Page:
This data brief provides insights from the most recent results from the Geoscience COVID-19 study regarding impacts to geoscience K-12 faculty during the pandemic. We examine the change in primary work location of K-12 faculty, work and research activities, engagement with professional development activities, and pandemic-related restrictions for facility access, health and safety protocols, and meetings and travel. We also examine the top concerns of K-12 faculty that have been driven by the pandemic.
In February 2020, the primary work location of 94% of K-12 faculty was at their school / office, while 6% of reported that their primary work location was working from home. By May 2020, primary work locations had switched, with 91% of K-12 faculty reporting working from home and 9% reporting working from their employer’s office as their primary work location.
Starting in September 2020, K-12 faculty began to split time between working from home and the office, and in March 2021, the primary work location of K-12 faculty had switched from home to the office. Despite this change in work location, however, 40% of K-12 faculty reported that they did not need to be in the office to perform their work, and 20% reported that it was only slightly necessary for them to be in the office.
Work and Research Activities
Online research continues to be the primary work and research mode for geoscience K-12 faculty. Since September 2020, literature review, writing, and editing have been the second most common mode of work and research. Lab-based activities, reported by one-fifth to one-third of K-12 faculty from July through December, increased through the winter months, peaking at in February 2021. Computational research activities were reported by 20% to 30% of K-12 faculty through Fall 2020 and declined in the winter months. In addition, approximately one-tenth of K-12 faculty reported conducting fieldwork activities from June through October 2020 and in February and March 2021.
Access restrictions and limited staffing at facilities continue to be the most common COVID-19 related facility restriction reported by K-12 faculty. While access restrictions have begun to ease, an increasing percentage of K-12 faculty have reported reduced staffing at facilities. Furthermore, since June 2020, an increasing percentage of K-12 faculty reported deferral of field activities. Nearly half of K-12 faculty reported deferral of lab-based activities in November 2020, and this percentage has since declined to 28% in March 2021.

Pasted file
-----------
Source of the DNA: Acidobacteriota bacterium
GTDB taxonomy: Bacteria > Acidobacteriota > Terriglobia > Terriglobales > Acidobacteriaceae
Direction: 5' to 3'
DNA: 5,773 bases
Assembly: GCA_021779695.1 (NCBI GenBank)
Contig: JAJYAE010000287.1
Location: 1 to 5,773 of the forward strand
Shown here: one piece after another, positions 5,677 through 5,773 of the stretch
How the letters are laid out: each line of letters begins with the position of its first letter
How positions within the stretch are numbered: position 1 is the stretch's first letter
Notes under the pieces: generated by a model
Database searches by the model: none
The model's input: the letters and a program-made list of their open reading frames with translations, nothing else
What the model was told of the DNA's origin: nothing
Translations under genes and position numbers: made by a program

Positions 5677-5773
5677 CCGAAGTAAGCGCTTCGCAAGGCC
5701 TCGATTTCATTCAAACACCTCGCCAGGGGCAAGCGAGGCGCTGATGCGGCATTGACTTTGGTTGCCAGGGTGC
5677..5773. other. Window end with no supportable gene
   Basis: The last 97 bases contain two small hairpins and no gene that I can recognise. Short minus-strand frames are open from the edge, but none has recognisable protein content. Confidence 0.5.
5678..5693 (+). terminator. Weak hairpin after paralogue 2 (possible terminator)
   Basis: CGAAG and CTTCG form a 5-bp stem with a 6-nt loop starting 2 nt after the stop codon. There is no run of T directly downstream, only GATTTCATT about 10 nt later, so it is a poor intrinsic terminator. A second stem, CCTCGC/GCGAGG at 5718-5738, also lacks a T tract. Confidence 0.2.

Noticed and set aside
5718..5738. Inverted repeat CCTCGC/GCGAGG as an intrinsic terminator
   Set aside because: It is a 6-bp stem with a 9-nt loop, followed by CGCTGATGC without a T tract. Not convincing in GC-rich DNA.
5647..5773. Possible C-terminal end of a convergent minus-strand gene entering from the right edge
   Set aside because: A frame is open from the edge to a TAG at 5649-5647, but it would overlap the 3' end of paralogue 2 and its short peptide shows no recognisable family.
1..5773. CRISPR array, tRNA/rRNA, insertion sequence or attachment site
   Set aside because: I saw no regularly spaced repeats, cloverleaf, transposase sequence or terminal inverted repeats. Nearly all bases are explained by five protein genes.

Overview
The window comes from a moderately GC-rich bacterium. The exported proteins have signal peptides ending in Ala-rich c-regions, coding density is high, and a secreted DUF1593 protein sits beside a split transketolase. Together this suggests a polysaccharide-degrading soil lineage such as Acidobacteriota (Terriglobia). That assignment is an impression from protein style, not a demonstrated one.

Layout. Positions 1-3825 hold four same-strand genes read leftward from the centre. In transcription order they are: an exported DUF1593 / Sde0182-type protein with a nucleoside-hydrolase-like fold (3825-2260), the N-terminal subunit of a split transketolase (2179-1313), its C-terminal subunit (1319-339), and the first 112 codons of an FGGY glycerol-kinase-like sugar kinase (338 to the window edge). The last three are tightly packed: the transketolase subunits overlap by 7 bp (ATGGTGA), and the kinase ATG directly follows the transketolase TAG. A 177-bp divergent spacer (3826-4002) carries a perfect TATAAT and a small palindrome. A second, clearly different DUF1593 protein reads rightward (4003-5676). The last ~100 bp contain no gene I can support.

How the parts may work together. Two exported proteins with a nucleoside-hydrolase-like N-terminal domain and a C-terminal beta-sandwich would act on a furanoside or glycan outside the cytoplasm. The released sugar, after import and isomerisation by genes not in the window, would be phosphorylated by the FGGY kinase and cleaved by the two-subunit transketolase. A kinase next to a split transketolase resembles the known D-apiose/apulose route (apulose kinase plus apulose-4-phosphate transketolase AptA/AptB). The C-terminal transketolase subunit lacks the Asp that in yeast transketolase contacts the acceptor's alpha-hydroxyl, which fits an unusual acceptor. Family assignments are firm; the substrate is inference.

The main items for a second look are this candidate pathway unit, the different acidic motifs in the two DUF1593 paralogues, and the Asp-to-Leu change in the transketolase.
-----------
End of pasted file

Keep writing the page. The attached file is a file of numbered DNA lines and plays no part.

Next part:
The use of face masks inside buildings and social distancing continues to be the most common COVID-19 related health and safety protocols reported by K-12 faculty. Since June 2020, an increasing percentage of respondents have reported COVID-19 related health and safety restrictions related to the use of face mask both indoors and outdoors, use of personal protective equipment, COVID-19 testing, and temperature checks.
Virtual meetings were the most common COVID-19 related meeting and travel restriction reported by K-12 faculty through January 2021, but was surpassed by restrictions prohibiting travel and outside visitors. In March 2021, 61% of K-12 faculty reported restrictions preventing travel, 56% reported restrictions preventing outside visitors, and 56% reported having to only use virtual meetings. The percentage of K-12 faculty reporting isolation policies after travelling remained over 20% for most of July 2020 through March 2021.
K-12 faculty engaged in a variety of professional development activities during the pandemic, with most attending virtual workshops or conferences, webinars, or taking online courses. Approximately half of K-12 faculty reported taking online courses from June through August 2020 and webinars between June and October 2020.
Over half of K-12 faculty also reported mentoring students and colleagues during the 2020-2021 academic year. Engagement in community outreach and professional society activities were the least reported professional development activities reported by K-12 faculty.
For K-12 faculty, workplace safety continues to be the top concern moderately to extremely driven by the pandemic although the concern has lessened since September 2020. In March 2021, there was a large increase in the percentage of K-12 faculty reporting concerns related to academic rigor, educational opportunities, and employment opportunities that were moderately to extremely driven by the pandemic.
We will continue to provide current snapshots on the impacts of COVID-19 on the geoscience enterprise throughout the year. For more information, and to participate in the study, please visit: www.americangeosciences.org/workforce/covid19
Funding for this project is provided by the National Science Foundation (Award #2029570). The results and interpretation of the survey are the views of the American Geosciences Institute and not those of the National Science Foundation.